✔ Presenting to VPs

And then that's when I transitioned into a lot of collaboration with Dhvani on what to present and how to present to the VPs of Product. They were aware of this process the whole time, they were informed, but not participating. We had to make sure that the storytelling was on point.

The evidence behind these concepts was on point. Otherwise, you're just sharing ideas and there's no context about why they're important. I did that shareout the week before this launch, [then] launch happened and then everyone's focus had been pretty swallowed up on what bugs needed to be fixed. What are modifications we need to make after the Christmas and New Year's holidays?

From top down during the concept shareout, there were different levels of connection and interest, but then launch happened and everyone's focus shifted to what's most important, which is making sure our new product is satisfying customers and that we're listening.

In January, I had some regroup conversations with the VPs, but that conversation tends to gravitate more towards what's on their mind. What do they want the future to be instead of returning to these previous concepts? Then I decided to pivot because I felt like that wasn't going anywhere.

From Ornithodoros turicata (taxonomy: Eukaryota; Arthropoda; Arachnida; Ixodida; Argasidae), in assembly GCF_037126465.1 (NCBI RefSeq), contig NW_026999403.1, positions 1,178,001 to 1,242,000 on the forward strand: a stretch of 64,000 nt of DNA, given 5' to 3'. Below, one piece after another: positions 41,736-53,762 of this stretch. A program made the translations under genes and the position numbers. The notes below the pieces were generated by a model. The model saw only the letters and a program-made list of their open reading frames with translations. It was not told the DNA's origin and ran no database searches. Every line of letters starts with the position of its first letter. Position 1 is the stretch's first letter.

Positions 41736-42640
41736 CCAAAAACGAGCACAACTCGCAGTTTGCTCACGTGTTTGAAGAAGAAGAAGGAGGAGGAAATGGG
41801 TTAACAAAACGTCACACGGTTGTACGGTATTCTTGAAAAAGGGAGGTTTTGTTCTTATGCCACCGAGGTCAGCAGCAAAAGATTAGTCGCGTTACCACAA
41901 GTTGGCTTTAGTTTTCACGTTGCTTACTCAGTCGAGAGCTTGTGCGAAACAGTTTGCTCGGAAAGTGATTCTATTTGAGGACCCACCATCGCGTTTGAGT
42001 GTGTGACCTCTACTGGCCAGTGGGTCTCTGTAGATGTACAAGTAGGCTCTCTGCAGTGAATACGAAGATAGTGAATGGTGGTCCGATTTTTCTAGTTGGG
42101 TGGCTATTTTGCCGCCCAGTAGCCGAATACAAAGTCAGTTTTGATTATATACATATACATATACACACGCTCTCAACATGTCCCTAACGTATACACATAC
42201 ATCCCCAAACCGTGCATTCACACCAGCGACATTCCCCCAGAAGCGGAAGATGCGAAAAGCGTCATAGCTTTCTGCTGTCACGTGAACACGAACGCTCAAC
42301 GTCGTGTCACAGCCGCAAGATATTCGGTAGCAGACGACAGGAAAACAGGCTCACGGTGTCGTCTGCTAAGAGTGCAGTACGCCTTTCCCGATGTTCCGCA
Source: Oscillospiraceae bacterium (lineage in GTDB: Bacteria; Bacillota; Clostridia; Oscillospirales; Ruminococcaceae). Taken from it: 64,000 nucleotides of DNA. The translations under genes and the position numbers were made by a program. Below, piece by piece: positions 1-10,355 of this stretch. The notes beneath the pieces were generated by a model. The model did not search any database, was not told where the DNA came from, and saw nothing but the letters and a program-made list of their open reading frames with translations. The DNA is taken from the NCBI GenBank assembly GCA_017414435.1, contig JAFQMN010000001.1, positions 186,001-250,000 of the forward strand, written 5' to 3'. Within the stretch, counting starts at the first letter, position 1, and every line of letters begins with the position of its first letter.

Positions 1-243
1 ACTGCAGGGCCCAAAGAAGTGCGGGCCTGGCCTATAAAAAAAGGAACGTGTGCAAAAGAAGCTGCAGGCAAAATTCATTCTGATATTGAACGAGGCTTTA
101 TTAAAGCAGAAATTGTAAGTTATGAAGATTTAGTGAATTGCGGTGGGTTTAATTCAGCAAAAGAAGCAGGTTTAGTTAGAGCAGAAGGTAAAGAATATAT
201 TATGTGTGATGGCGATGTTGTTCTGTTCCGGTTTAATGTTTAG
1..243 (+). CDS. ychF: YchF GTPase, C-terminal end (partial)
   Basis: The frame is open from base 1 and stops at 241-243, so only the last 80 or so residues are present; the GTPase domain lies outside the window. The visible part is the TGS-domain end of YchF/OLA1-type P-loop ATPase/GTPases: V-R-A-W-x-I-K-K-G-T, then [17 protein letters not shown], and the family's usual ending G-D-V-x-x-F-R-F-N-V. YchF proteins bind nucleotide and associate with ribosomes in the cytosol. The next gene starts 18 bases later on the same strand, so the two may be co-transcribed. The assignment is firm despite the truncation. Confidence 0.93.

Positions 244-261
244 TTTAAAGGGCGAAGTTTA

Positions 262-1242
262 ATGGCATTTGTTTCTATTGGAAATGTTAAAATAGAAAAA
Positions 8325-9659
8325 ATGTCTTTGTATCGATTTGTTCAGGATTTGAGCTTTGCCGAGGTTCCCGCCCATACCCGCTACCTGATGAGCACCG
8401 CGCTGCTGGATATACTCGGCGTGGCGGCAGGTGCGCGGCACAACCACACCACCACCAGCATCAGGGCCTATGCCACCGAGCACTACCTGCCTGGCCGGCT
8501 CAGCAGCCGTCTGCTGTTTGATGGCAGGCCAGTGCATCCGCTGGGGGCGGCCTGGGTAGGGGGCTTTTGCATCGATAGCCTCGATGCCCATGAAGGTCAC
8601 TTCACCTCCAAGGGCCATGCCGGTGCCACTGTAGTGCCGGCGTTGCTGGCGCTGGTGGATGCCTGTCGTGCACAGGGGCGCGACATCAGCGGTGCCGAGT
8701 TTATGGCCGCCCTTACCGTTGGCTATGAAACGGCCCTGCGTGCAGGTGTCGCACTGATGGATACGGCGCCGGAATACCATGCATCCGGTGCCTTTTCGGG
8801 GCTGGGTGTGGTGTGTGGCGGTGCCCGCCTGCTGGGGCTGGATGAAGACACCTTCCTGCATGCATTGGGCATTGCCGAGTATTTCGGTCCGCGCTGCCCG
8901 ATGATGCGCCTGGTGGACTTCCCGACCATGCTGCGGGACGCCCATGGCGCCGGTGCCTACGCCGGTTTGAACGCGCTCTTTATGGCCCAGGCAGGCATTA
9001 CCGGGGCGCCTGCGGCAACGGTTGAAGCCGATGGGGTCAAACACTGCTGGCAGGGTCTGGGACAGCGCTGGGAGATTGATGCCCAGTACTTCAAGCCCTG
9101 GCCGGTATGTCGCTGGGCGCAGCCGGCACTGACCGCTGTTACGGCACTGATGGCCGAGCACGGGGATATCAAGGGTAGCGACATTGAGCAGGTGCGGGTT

✔ Shifting to a bottom-up approach

I pivoted to a bottom-up approach, which has been successful.

The bottom-up approach is having 1:1s with the individual contributor-level product managers, the ones who write the requirements, know the nuance of the product, and know the nuance of the roadmap. That's where I've had success. For example, some of the PMs are like, “Oh my goodness, this one slice of a concept I'm already building right now.”

Now I can see how this experience can evolve, or they're saying, “Oh, I actually was talking about this problem space the other day, but have no idea how we could even start to solve it.” Part of this is relationship building—maybe more than getting the actual concepts out there. Both the top down and bottom up know that research can do more than just make sure the interface is usable, like here are the ways we can contribute to innovation.

A couple of these items are definitely on the roadmap now, which is great. That's the bird's eye view.

You looked ahead to the “what's next” after this huge launch. Where did you start?

✔ Learning what people do and don’t know

When I started, my team had put together an onboarding package and part of that was different existing research to use.